Although hard-anodic coatings are often uncolored, gray, or clear, the face insert may be hard-anodized with a colored or dyed coating to create an improved aesthetic effect. The Sanford Hardcoat® process by Duralectra mentioned above has the capability of applying a hard-anodic coat with color to aluminum. Coloring can also be accomplished through a two-step electrolytic method, an integral coloring process which combines anodizing and coloring, organic or inorganic dyeing through polymer infusion as mentioned above, interference coloring, etc. Such a colored coating could be used to effectively outline or shade a hitting area or “sweet spot” on the club head. Sweet spot 114 in FIG. 8 is an example of such a colored region on the face insert. Coloring only a portion of an object can be done by masking the parts of the object that are not to be anodized with a protective coating mask. Such a coating or masking is often made from vinyl or other polymers and is usually made to be easily applied and removed. A commercially available peelable mask appropriate for hard-anodizing procedures is the PlateOff Mask 4210, available from General Chemical Corp. of Detroit, Mich.

The present invention is not limited to examples wherein only the face insert is hard-anodized. Although face insert 102 is preferably constructed from a lighter, less dense material than club head body 104, it is possible to attach the face insert to club head body 104 prior to the anodization process. As shown in FIG. 9 a, once face insert 102 is attached, then the entire club head 100, including body 104 and face insert 102, may be substantially coated by hard-anodic coating 110. This is especially preferable when face insert 102 is made from aluminum or aluminum alloy, and when club head body 104 is made from titanium or titanium alloy, as these materials may easily be anodized. Whereas aluminum is anodized according to MIL-A-8625F, titanium is anodized according to AMS-2488 or MIS-23545, both of which are hereby incorporated by reference. The Tiodize® Company of Huntington Beach, Calif. processes titanium and titanium alloys according to these specifications under the name of the Tiodize® Processes, all of which are hereby incorporated by reference. The Tiodize® Company produces a brochure titled “Tiodize Process” explaining their processes, which is also hereby incorporated by reference. Titanium is generally anodized in a similar manner as aluminum, by immersing a titanium object in a solution and running an electric current through the solution. However, titanium is typically immersed in an alkaline solution at room temperature, unlike aluminum and its alloys. Although the processes for anodization of aluminum and titanium are not the same, masking may be done during the counterpart anodizing process to avoid interference between the coatings or metals. This embodiment also provides club designers with a wider range of options for attachment methods than if face insert 102 is hard-anodized prior to attachment to club head body 104 to minimize any possible damage to the hard-anodic coating 110 during the attachment process when body 104 and insert 102 have been connected prior to anodization.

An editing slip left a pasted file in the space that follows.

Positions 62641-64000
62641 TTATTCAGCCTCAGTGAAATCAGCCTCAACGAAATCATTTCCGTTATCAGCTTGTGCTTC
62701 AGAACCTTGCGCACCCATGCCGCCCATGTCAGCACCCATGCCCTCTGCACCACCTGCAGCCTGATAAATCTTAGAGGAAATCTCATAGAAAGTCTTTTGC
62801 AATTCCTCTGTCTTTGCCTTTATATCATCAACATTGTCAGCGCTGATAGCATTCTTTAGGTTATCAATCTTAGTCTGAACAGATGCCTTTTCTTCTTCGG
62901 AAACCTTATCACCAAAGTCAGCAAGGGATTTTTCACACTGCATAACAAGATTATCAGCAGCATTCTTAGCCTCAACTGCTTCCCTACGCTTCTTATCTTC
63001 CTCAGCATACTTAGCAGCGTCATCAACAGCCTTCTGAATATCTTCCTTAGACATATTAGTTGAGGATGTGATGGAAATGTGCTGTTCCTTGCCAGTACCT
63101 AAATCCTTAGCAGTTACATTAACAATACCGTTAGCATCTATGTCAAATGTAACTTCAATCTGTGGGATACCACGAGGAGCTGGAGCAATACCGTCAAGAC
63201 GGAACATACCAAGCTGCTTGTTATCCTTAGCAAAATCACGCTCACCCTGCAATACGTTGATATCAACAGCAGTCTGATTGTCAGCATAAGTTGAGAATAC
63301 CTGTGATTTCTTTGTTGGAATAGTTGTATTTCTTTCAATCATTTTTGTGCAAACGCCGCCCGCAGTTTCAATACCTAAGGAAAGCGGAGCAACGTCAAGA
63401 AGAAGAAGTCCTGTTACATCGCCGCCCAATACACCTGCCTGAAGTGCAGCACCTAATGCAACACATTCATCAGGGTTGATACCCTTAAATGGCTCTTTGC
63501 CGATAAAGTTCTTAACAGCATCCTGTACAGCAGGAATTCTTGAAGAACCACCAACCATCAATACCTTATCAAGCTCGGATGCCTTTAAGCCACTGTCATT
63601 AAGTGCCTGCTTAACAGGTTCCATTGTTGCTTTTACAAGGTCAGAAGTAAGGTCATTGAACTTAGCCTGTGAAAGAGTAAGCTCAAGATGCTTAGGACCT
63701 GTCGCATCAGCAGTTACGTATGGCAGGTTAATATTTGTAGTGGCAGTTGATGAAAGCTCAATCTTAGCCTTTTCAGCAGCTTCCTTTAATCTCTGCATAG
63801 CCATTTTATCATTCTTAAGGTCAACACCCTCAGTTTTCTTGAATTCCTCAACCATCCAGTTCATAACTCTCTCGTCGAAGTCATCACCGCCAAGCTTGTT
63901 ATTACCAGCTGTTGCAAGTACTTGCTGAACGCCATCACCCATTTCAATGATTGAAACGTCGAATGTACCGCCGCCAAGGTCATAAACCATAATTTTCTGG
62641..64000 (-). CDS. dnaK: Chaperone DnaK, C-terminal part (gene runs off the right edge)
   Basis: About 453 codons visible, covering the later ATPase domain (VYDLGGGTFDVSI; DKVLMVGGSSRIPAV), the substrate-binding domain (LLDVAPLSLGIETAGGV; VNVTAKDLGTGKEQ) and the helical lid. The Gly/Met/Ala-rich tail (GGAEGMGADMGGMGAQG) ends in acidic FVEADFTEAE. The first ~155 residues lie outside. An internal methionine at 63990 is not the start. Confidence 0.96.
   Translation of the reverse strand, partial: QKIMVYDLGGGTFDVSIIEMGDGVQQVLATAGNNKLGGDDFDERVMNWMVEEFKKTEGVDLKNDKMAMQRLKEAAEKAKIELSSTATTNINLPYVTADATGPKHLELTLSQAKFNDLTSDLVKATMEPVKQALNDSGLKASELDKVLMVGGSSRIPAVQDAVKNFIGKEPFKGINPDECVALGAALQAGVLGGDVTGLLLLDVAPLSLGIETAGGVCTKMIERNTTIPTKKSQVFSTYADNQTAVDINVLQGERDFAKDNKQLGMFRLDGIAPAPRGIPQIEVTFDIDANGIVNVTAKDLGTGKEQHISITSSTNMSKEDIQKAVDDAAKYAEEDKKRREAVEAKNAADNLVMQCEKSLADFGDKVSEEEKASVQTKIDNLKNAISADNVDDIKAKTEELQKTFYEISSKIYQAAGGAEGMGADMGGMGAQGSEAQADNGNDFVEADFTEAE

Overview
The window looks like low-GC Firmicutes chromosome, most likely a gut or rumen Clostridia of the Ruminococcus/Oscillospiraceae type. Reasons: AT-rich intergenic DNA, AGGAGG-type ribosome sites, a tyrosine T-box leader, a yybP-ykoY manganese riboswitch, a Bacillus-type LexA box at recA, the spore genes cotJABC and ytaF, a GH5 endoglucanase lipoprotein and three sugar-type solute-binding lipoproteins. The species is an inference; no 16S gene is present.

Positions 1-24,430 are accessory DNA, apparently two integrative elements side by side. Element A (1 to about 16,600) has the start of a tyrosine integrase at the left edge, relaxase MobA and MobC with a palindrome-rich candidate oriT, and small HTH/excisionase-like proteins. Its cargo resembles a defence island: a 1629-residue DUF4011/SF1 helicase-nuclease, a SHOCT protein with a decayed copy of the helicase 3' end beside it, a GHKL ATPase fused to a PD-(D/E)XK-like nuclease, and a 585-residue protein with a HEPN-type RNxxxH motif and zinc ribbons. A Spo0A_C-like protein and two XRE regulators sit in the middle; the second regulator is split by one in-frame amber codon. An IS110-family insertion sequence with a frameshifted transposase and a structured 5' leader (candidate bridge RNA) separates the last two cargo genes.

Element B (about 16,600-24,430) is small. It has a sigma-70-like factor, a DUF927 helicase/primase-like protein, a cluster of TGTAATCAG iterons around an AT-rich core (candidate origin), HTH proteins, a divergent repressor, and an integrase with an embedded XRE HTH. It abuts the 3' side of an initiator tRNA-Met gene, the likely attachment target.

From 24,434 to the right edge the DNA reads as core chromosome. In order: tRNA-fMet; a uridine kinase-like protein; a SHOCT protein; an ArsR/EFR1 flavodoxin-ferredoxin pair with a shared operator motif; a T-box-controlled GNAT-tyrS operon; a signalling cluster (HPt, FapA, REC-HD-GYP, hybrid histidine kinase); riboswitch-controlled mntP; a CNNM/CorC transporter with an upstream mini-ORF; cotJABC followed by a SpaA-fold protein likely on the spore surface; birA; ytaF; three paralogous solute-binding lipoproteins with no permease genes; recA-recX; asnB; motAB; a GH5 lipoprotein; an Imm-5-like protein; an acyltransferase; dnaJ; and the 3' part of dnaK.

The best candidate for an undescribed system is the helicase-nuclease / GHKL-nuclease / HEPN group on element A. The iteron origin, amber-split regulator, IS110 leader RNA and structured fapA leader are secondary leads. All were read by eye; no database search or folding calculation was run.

In yet another embodiment, as shown in FIG. 11, a hard-anodic coating may be infused or impregnated with a polymer 117, preferably a fluorinated polymer such as polytetrafluoroethylene (PTFE), commonly known and available as Teflon® from DuPont, to form low-friction coating 130. Such a process is commercially available as the Sanford Hardlube® process by Duralectra, which is hereby incorporated by reference. The anodized object is immersed in a solution that contains positive PTFE ions and an electrical current is applied. The positive ions become attracted to the object, which acts as an anode, and become infused into the pores of low-friction coating 130. Impregnating the hard-anodic coating with PTFE is especially advantageous when low-friction coating 130 is applied to the faces of golf clubs such as drivers or fairway woods, shown in FIGS. 12-13, where reduced spin is desired, because PTFE has one of the lowest known coefficients of friction.